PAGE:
Sizes Available: 5’4″, 5’6″, 5’8″, 5’10”, 6’0″
Sizes Tested: 5’6 x 17 1/16x 2 1/8 – 22.7L
The Shrike is all about high performance “surfing with a kite.” It will allow you to snap tightly in the pocket or go way beyond vertical and fin-free. It will square off the bottom tightly and with enough speed to fit twice the full-power-turns into a normal section – which allows you to keep tension on your lines and drift your kite. The Shrike works great as a daily driver but really comes alive in bigger, more powered conditions. FCD lays the Shrike up with extra glass for durability but still maintains true surfboard weight and flex.
Visit for more info: www.fcdsurfboards.com/shrike
The first time we rode the Shrike it was like finding religion. Combining surfboard feel with materials capable of withstanding kite forces is a five-star formula, but when you mix in the Shrike’s unique blend of precision control and drive that pushes you to surf one level higher, well that’s almost worthy of some kind of award. That was a couple of years ago, and now we’ve got our hot hands on a freshly shaped Shrike that continues to push the bounds of feel and performance.
Design and Features
The Shrike that landed on our doorstep is a slightly modified shape that departs from the standard off-the-shelf Shrike equation from last year. With a little less width, thickness, and slightly less volume, this new Shrike continues to define high-end surfing in the kite world. In addition to the new dimensions, the Shrike features a routed epoxy stringer along the underside of the rails that phases out the carbon strip that was used in previous models. The Shrike comes with a 5-box setup for thruster or quad configuration and features a squash tail with a simple bottom shape that uses a subtle concave from the nose through the tail.
Geared up with Patagonia F6 fins, the Shrike delivers a good amount of grip that allows you to crank up the speed, intensity and pull no stops when you square up to the lip. There’s something about the narrower width and lower volume that seems to make this Shrike feel a little more connected to the water, perhaps a little more surgical in the way it would lay up to a lip and slice through the top. Since the 5’6” still had plenty of glide and drive, shaving off some volume seemed to enhance the connection between the board and the wave without any compromises.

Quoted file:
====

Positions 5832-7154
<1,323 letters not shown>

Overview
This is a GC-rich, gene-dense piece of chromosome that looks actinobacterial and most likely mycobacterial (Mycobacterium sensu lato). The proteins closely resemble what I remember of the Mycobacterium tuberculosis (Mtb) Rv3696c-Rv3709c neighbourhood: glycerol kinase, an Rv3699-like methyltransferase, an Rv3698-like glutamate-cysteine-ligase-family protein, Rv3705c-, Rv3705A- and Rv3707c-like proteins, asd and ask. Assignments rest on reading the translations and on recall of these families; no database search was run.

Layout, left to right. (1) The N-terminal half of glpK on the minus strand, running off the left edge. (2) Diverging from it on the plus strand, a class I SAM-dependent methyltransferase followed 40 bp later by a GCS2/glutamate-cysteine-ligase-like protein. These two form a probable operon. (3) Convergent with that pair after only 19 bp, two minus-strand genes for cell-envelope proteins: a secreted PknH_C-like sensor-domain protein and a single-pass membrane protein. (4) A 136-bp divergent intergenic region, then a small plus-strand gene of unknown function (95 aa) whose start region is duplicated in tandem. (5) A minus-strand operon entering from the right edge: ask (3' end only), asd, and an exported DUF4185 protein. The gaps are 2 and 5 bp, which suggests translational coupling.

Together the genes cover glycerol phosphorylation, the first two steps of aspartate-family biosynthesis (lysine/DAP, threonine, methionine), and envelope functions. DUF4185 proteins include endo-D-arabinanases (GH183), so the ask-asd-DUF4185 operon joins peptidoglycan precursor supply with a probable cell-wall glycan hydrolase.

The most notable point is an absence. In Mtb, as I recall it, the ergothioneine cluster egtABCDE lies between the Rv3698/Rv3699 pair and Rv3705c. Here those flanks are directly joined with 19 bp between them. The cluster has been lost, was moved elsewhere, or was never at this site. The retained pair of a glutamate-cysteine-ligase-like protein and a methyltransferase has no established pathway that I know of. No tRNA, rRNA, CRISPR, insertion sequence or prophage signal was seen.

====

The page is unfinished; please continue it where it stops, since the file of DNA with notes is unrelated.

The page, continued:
The Shrike in its thruster configuration is the perfect weapon for high-quality waves. With its positive grip, single concave and easy-to-use squash tail, the Shrike offers impeccable control for connecting hard carving bottom turns into powerful vertical lip connections. It does this with such great reliability, that despite the uncertainties of the wind or the speed of the wave, you can drive down the line and make multiple connections with consistency. With the super positive grip, you can hold hard lines but it’s also easy to break loose in the lip with some extra back foot pressure. The hull handles a ton of speed and accelerates efficiently in the wave, but also slices upwind without needing a ton of power in the kite or experiencing rail chatter. It’s worth mentioning that more advanced riders will see some cosmetic heel denting on the deck, but having pounded on these boards for a couple of years, they are as durable as you can get while still keeping their live surfboard feeling. While we would choose the Shrike for high-quality waves, this board is also fun on the garbage days. The Shrike is fun for aerials and floaters, with tons of control and easy turn initiation to make the best of small and uninspiring surf.
The Shrike we tested once again pushes the boundaries with its classic surfboard feel and impeccable control. There’s a lot of marketing hype that surrounds kiteboards, but the craftsman approach you will find in the FCD boards focuses on both feel and performance that is ideal for those coming to kitesurfing from the surf world.
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